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Herbed Shitake and Oyster Mushroom Soup with Toasted Walnuts

Mushrooms are packed with B vitamins, iron, and properties that help boost the immune system while lowering cholesterol and blood pressure. Best of all they taste delicious and, when blended smooth, result in a rich and luxurious mushroom soup that doesn't even need the addition of butter, cream, or milk.

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Photo by Amy Chaplin

To me, January is all about soups. Although this one is simple to make, when dressed up with the crushed walnut and roasted mushroom garnish, it is worthy of a fancy dinner. This soup is also delicious simmered with a couple of sprigs of rosemary -- tie them in a piece of cheesecloth or place in a reusable tea bag and remove after the mushrooms are cooked. It also tastes delightful with leeks added after cooking the shallots -- use white parts only as the greens will alter the color of the soup.

 

In general mushroom soups can end up being grey in color, which is not that appealing; for this reason I add a little turmeric to give it a warmer glow. One last note: Choose smaller oyster mushrooms as the larger, thicker ones can take a long time to cook.

 

View Our Mushroom Glossary
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Photo by Amy Chaplin

Herbed Shitake and Oyster Mushroom Soup with Toasted Walnuts

Servings: 6

Ingredients:

  • 2 tablespoons extra-virgin olive oil
  • 3 large shallots, sliced
  • ½ teaspoon sea salt, plus more to taste
  • 4 cloves garlic, chopped
  • 2 to 3 teaspoons minced fresh thyme
  • 2 teaspoons chopped fresh sage
  • ¾ pound fresh shitake mushrooms, stemmed and chopped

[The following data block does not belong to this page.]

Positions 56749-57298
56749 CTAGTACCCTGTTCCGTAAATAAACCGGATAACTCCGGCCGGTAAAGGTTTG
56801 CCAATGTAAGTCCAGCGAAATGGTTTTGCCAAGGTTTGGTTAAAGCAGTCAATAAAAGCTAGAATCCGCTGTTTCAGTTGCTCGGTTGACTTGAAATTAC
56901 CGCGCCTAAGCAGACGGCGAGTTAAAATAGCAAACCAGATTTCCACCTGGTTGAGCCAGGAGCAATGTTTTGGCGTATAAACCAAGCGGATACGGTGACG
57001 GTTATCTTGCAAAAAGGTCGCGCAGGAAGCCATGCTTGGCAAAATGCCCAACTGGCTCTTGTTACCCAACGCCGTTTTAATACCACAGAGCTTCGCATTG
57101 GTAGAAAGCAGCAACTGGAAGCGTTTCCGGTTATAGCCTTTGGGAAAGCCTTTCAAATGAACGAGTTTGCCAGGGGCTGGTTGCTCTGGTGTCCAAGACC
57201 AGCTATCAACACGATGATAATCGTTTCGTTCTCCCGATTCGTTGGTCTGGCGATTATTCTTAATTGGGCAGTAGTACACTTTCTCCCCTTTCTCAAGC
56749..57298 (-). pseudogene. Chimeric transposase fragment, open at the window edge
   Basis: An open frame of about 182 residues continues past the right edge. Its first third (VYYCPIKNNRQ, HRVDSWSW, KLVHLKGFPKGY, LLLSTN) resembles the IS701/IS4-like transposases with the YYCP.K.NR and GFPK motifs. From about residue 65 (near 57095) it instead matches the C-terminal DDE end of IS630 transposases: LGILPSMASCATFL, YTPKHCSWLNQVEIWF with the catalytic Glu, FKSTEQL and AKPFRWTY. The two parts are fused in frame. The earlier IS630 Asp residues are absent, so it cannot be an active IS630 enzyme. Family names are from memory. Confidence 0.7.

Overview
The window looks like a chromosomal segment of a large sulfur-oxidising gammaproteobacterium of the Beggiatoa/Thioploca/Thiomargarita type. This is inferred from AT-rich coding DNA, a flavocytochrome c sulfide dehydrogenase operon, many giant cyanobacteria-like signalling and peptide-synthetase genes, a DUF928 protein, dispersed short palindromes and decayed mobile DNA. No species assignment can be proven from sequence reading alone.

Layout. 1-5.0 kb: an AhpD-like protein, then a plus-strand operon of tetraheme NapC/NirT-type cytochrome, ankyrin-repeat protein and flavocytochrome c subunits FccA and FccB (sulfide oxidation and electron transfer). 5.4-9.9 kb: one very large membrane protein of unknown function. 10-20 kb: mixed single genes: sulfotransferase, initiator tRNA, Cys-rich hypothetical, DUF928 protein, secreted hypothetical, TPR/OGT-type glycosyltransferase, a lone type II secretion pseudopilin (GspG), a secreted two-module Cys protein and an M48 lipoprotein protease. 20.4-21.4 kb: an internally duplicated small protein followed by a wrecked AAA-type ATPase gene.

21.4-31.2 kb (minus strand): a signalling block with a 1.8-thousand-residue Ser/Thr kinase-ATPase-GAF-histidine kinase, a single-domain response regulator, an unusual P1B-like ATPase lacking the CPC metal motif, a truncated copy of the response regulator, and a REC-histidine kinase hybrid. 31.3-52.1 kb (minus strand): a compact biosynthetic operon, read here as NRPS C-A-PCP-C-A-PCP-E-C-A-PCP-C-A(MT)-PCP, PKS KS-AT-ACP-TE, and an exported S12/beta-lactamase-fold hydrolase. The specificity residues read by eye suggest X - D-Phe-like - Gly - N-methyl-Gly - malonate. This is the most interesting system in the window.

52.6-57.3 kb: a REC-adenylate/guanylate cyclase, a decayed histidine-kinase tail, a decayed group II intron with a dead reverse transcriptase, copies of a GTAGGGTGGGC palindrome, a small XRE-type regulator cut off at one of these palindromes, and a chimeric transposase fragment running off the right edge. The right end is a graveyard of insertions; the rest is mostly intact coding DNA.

• 1 ½ pounds fresh oyster mushrooms, chopped
  • 4 bay leaves
  • 1/3 teaspoon turmeric
  • 5 cups filtered water, plus more when blending
  • 2 teaspoons tamari, plus more to taste
  • Freshly ground black pepper

Garnish

  • ½ cup walnuts
  • ½ pound shitake mushrooms, stemmed and thinly sliced
  • ½ pound oyster mushrooms, sliced in 1/3-inch slices
  • 8 tablespoons extra-virgin olive oil, divided
  • Sea salt, to taste
  • ¼ cup small, fresh whole sage leaves
  • Coarsely ground black pepper
  • Sprigs of fresh thyme
mushroom-soup-ingredients-0116.jpg (skyword:217071)
Photo by Amy Chaplin

How to Make the Soup:

  1. Warm oil in a medium pot over medium heat. Add shallots and sauté for 5 minutes or until lightly browning. Add salt and garlic and cook for another 3 minutes. Stir in thyme and sage and then add mushrooms. (I stir them in as I chop them, so they wilt and make space). Add bay leaves and water and bring to a boil over high heat. Cover pot, reduce heat to low, and simmer for 18 to 20 minutes or until mushrooms are tender. Remove from heat and remove bay leaves.
  2. Carefully transfer contents of the pot in batches into an upright blender and blend until completely smooth and velvety. This takes a couple of minutes. You will need to add more water to get it to blend well -- add ½ cup at a time until you achieve your desired consistency. Your mushroom soup should be thick and creamy.
  3. Return to pot and stir in tamari, salt, and pepper to taste.
chopped-mushrooms-0116.jpg (skyword:217069)
Photo by Amy Chaplin

How to Make the Garnish:

  1. Preheat oven to 300 degrees. Line a rimmed baking sheet with parchment paper and add walnuts. Toast nuts for 6 minutes and remove from oven. Slide nuts off parchment paper and onto a chopping board. Replace paper on tray and add sliced mushrooms and sage leaves.
  2. Drizzle mushrooms with 3 tablespoons olive oil and a pinch of salt. Gently toss to combine and spread out over tray. Roast for 15 minutes, stir, and return to oven for another 5 to 8 minutes or until mushrooms are browning and sage leaves are crisp.
  3. While mushrooms roast, finely chop walnuts and place in a small bowl. Add remaining olive oil and a pinch of salt. Stir to combine and set aside until ready to serve.

To Serve:

  1. Warm soup and ladle into bowls. Dot with toasted walnut mixture and a pinch of roasted mushrooms and sage leaves. Finish with a few thyme sprigs and black pepper.

 

See More Delicious Mushroom Recipes
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About the Author

Amy Chaplin

Amy Chaplin is an award-winning cookbook author, vegetarian chef, and recipe developer. Over the last 20 years, she has worked internationally in cities including Sydney, London, Amsterdam, and New York. Raised in rural New South Wales, Australia, on a whole-foods diet by vegetarian parents, Amy’s approach to food is inspired by nature and the healing benefits of whole-food...

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